St Albans Roman gold coin hoard found bought for £100,000
A hoard of Roman gold coins found in St Albans has been bought by one of the city's museums for nearly £100,000.
The stash was found by metal detector on private land in October 2012 by a man making his first survey.
The find is believed to be one of the largest Roman gold coin hoards buried in the UK.
The 159 coins date from the final years of Roman rule in Britain in the 4th Century and will go on display at Verulamium Museum from mid-September.
David Thorold, a curator at the museum, said: "Evidence suggests the coins were originally part of a hoard that had been disturbed at some point during the last couple of hundred years.
"During the Roman occupation of Britain, people buried coins for two reasons - either as a sacrifice to their gods or as a form of secure storage, with the aim of later recovery."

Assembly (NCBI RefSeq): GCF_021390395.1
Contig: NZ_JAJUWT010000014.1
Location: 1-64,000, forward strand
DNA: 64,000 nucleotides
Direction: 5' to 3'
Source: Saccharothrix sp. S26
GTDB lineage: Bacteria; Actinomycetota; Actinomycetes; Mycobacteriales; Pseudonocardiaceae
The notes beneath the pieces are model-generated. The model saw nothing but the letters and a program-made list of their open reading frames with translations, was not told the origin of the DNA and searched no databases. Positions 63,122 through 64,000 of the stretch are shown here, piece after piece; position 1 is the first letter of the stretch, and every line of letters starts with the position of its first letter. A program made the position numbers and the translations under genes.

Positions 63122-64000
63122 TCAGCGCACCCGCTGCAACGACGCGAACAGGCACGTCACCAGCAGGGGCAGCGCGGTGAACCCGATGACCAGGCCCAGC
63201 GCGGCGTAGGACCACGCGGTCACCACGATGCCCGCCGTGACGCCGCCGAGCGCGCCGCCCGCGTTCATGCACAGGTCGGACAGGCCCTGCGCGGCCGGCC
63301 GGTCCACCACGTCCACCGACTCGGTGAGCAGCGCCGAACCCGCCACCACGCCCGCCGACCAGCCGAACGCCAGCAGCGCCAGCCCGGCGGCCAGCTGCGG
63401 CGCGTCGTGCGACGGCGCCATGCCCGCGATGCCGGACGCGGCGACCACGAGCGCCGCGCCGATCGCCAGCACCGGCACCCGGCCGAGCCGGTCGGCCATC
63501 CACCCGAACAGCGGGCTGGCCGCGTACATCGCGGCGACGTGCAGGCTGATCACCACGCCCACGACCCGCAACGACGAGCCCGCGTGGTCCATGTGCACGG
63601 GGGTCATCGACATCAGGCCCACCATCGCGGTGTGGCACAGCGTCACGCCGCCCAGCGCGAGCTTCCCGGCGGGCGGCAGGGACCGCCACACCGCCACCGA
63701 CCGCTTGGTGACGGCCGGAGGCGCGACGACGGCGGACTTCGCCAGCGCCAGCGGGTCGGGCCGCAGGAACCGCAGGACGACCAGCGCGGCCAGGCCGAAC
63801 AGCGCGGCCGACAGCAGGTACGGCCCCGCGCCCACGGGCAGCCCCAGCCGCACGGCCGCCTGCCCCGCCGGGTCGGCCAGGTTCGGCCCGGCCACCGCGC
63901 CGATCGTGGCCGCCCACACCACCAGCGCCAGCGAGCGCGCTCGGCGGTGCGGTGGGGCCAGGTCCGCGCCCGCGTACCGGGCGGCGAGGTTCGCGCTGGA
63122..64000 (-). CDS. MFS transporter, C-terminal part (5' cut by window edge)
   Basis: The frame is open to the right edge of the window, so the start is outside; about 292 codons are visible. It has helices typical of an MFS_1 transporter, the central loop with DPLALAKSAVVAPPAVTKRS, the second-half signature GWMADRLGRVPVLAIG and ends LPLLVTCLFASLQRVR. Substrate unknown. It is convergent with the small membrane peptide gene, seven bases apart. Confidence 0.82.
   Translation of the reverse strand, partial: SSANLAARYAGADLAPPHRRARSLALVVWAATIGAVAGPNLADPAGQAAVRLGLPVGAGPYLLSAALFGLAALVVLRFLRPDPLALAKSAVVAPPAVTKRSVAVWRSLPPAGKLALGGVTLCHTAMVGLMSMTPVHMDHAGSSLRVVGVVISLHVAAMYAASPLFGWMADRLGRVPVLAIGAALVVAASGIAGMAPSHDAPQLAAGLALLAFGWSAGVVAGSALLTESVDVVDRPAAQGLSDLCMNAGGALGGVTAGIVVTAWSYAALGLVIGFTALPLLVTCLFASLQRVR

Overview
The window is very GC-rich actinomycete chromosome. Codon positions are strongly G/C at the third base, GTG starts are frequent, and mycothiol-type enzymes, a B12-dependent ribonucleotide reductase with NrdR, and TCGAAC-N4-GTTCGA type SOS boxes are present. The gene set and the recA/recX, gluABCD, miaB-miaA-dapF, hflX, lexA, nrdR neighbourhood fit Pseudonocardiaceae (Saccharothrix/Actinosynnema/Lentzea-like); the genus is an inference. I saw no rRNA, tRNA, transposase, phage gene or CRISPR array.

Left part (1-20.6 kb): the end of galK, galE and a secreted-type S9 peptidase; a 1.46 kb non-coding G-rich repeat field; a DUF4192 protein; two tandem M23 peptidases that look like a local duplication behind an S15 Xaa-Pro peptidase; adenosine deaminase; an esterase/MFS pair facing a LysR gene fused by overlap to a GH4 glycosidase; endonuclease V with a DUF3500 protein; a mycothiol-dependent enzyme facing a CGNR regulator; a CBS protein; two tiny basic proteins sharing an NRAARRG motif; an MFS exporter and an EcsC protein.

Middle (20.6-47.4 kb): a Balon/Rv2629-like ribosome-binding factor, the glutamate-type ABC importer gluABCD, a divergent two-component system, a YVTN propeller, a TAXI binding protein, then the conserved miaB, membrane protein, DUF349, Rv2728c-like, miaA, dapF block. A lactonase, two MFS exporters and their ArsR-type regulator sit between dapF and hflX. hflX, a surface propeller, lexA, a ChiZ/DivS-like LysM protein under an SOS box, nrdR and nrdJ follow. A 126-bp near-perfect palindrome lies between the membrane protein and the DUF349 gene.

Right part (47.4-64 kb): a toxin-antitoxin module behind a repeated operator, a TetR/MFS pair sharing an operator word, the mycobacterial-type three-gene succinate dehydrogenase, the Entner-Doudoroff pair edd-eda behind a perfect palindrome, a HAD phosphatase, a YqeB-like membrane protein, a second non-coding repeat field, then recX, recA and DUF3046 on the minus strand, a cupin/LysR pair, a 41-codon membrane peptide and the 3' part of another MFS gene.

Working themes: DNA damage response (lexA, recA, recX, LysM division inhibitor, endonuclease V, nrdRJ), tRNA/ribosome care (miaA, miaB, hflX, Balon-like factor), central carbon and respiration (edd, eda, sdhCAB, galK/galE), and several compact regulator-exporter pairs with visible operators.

He said gold coins, known as solidi, were extremely valuable and not traded or exchanged on a regular basis.
Instead they were used for large transactions.
The coins, discovered by Westley Carrington during his first metal-detecting outing, were scattered across a wide area.
They were mostly struck in the Italian cities of Milan and Ravenna and issued under the Emperors Gratian, Valentinian, Theodosius, Arcadius and Honorius.
Richard Shwe, from St Albans City and District Council, said it had purchased the coins, found in the north of the city, with support from the Heritage Lottery Fund, St Albans Museums and Galleries Trust and an overseas benefactor, who wished to remain anonymous.
An inquest in July 2013 declared the hoard treasure, giving the museum the right to acquire them, and the value was decided by an independent committee at the British Museum.